Inflatable boards vs. hard boards
Inflatable boards have some clear advantages over hard boards:
- Durability. While nose damage is very common for hard boards, you can keep smashing your mast on an inflatable board without damaging it.
- High volume. This makes the boards more stable and very easy to get into plane.
- Small package. You can carry the board inside a backpack to wherever you like. And it doesn't take up much storage space.
- Price. There is a wide price range for inflatable boards. Notwithstanding this, you can have a proper inflatable board for half the price of a hard board.
But also some disadvantages...
- Stiffness. Although the stiffness of inflatable boards has been much improved with new construction technologies, hard boards do have a more direct feel and better performance.
- Gybing. Due to the thick rails it's hard to acheive good bite for proper carving gybes.
- Wave riding. The thick and rounded rails also mean that inflatables are not suitable for wave riding.
- Weight. Inflatable boards are usually a little heavier than hard boards.
Each board has it's own purpose and special features.
This is where it started: the idea of putting a sail on an inflatable SUP board. The added centre-fin prevents sideways drifting. The designs are suitable for low-wind conditions. They are not suitable for or intended for use in planing wind conditions.
This is where the advantages of an inflatable board are maximised. The extreme durability and stability make them perfect boards for those new to windsurfing. And if the center fin is removed they can fast-track learners to their first planing experiences. Some models also allow for footstraps to be fitted.
These inflatable boards are made for easy planing. The centre fin is omitted for a cleaner hull shape. The PVC rail improves water release for less drag at higher speeds, and more grip when carving. These boards provide the easiest step to 'real' (full planing) windsurfing.
Some brands have developed inflatable boards for more radical purposes, such as models with the Deep Tuttle fin box system to allow for use with serious slalom fins. The boards often utilize special materials like kevlar or dyneema to increase the stiffness. Speeds over 70kph have been recorded on these boards! Unfortunately, the price tag is almost as high as the top speed...
The way a board is constructed influences the stiffness, weight and durability of a board. Stiffness is especially important, as a flat board has much less drag than a board that bends under the load of the surfer.
All inflatable boards are made with 'dropstitch' PVC. This material is made of 2 layers of fibre-reinforced PVC that are connected by vertical threads (see below image). The length of these threads define the thickness of the board. Because all the threads have the same length, the top and bottom of the boards are perfectly flat. The scoop and/or rocker of the board are made by the shape of the side wall, and by making the top layer a bit shorter than the bottom layer.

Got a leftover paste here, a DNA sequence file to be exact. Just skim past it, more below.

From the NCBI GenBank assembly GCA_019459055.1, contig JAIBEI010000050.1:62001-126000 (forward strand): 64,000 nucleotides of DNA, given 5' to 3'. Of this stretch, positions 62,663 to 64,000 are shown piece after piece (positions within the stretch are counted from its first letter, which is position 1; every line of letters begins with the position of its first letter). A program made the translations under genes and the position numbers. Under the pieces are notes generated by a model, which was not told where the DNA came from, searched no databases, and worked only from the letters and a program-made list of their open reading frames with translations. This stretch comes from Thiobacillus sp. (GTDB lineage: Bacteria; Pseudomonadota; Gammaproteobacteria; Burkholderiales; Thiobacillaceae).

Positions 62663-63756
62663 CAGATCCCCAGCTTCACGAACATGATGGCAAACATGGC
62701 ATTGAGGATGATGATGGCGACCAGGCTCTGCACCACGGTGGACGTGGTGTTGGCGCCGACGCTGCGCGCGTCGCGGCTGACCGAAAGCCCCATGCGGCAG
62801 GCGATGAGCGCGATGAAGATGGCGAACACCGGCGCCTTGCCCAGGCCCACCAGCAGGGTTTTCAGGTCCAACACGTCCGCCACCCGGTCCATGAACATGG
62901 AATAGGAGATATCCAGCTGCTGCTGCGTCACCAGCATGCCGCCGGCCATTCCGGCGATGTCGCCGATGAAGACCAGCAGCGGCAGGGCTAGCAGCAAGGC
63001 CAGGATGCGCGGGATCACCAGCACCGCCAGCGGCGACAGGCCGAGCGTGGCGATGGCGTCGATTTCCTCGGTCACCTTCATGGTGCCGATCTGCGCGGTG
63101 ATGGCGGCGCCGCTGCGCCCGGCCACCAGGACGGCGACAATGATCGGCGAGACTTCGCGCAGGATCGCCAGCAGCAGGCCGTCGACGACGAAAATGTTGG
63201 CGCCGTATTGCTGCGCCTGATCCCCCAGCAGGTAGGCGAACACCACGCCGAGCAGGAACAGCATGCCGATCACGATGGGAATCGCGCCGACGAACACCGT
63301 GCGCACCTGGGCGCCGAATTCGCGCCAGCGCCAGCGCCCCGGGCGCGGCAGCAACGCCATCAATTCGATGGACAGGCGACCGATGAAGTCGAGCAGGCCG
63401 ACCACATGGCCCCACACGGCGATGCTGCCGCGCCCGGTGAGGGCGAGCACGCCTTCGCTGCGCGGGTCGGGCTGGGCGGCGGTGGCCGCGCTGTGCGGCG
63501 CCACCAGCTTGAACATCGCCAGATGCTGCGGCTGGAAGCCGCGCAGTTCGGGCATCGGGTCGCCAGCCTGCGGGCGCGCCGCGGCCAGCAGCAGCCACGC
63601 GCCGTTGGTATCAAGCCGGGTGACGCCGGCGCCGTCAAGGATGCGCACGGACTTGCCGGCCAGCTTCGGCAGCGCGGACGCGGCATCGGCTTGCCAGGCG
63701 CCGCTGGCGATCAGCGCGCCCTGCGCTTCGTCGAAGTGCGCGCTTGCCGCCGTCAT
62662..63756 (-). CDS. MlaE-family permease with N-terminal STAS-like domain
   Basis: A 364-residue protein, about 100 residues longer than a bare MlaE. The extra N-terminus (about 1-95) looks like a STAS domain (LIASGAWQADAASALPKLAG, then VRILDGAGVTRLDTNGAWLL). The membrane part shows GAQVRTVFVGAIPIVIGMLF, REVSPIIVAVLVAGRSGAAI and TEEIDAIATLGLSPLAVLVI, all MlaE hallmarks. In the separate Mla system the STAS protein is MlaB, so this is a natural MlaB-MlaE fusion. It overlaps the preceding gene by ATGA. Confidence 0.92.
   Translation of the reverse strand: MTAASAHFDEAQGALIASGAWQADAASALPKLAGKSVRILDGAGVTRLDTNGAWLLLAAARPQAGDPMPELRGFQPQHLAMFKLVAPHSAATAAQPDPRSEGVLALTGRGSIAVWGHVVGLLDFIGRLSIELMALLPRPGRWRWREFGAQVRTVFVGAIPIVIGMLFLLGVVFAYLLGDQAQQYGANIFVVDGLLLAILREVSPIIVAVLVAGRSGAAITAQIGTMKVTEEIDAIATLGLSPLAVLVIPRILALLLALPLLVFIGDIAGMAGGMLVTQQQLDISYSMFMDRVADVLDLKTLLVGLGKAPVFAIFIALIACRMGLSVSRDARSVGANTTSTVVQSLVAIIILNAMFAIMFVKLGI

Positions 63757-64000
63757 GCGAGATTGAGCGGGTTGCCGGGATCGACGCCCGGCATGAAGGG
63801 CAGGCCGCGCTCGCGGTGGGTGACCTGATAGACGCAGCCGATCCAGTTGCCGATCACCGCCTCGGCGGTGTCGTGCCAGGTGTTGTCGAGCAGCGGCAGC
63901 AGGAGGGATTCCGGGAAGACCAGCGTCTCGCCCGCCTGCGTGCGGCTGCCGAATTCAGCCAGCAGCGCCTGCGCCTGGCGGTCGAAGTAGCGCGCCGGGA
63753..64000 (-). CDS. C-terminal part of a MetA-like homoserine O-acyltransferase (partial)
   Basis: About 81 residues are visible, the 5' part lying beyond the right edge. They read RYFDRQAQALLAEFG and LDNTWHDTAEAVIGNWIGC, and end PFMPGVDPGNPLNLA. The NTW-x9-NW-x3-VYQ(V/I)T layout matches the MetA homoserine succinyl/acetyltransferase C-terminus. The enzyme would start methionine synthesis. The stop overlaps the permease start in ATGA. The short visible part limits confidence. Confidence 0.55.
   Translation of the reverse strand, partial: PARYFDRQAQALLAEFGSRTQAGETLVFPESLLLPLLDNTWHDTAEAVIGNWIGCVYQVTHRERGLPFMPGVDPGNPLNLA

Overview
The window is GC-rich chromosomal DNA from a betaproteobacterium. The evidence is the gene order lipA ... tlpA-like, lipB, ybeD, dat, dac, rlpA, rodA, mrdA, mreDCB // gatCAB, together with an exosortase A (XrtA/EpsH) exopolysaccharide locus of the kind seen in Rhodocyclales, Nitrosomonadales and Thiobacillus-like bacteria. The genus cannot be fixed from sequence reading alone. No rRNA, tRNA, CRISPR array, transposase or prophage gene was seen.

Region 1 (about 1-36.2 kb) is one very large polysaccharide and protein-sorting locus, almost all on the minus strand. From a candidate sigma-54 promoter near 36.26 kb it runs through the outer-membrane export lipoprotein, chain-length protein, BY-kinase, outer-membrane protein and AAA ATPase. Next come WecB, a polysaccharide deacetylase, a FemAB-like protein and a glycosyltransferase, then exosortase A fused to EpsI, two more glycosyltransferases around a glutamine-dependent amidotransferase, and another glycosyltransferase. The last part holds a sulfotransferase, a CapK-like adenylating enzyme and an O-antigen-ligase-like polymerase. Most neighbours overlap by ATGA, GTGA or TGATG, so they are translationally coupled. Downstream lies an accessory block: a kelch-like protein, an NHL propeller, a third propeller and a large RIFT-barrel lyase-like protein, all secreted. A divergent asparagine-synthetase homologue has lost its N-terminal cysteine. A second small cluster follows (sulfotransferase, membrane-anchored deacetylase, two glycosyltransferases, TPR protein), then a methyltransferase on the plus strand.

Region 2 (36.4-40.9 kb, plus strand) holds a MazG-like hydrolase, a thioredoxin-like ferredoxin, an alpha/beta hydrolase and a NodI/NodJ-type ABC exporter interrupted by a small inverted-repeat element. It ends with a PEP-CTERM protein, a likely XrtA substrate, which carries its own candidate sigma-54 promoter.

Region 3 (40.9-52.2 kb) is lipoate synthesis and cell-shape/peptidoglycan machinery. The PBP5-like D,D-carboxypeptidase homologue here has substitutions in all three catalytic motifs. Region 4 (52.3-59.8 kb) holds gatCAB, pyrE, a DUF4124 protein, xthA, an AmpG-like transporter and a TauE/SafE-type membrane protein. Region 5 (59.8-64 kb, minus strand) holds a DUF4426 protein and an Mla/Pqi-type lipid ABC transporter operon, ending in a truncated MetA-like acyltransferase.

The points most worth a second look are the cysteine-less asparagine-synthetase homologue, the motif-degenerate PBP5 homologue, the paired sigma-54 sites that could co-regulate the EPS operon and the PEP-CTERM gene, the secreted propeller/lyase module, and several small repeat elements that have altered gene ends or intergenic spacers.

Roughly, there are 3 different dropstitch techniques:
- Single layer. Cheap, but bad performance. If your board is more than just a toy for your kids, we would strongly suggest to buy a better board.
- Double layer. The board is reinforced by an extra layer of fiber-reinforced PVC laminate. A little heavier than single layer, but much stiffer and much more durable.
- MSL Fusion. The best. More fibers, less PVC and less glue than the double layer construction. This makes the boards lighter and stiffer. All Unifiber boards are constructed with MSL Fusion.
Some brands add stringers with kevlar or dyneema fibers to make the boards even stiffer. But this also makes the boards very expensive.
Which finbox your board has defines which fins you can use. Most inflatable boards are bought with the fins included. But the fins have a large impact on performance, usability and price. So it's worth to have a look at the options.
- US-box. The hard plastic fins are included with the board. The fins are detachable and the fin box is small. This makes the rolled-up package very compact. The downside is that the fins and finbox are not very stiff. That is why our Elevate freeride boards use a twin set-up: twice the fin area for high-wind conditions. This option has the best value for bucks: good performance, convenient, low price.
- Deep tuttle box. A large plastic block is laminated inside the board to accommodate high-performance fins. This finbox is stiffer than the US-box, increasing the performance of the boards. Downside: the large plastic block makes it harder to roll-up the board. And the price is higher, mostly due to the price of the fins.
- Daggerboard. Some inflatable beginner boards have a large retractable centerfin. This gives superb stability and close-hauled performance. Downside are the size and the price.
Most iWindsurf boards have a sharp PVC rail. This gives the board more grip on the water, so that it doesn't drift sideways. And it improves the release of the water flow at higher speeds, making the board suitable for planing.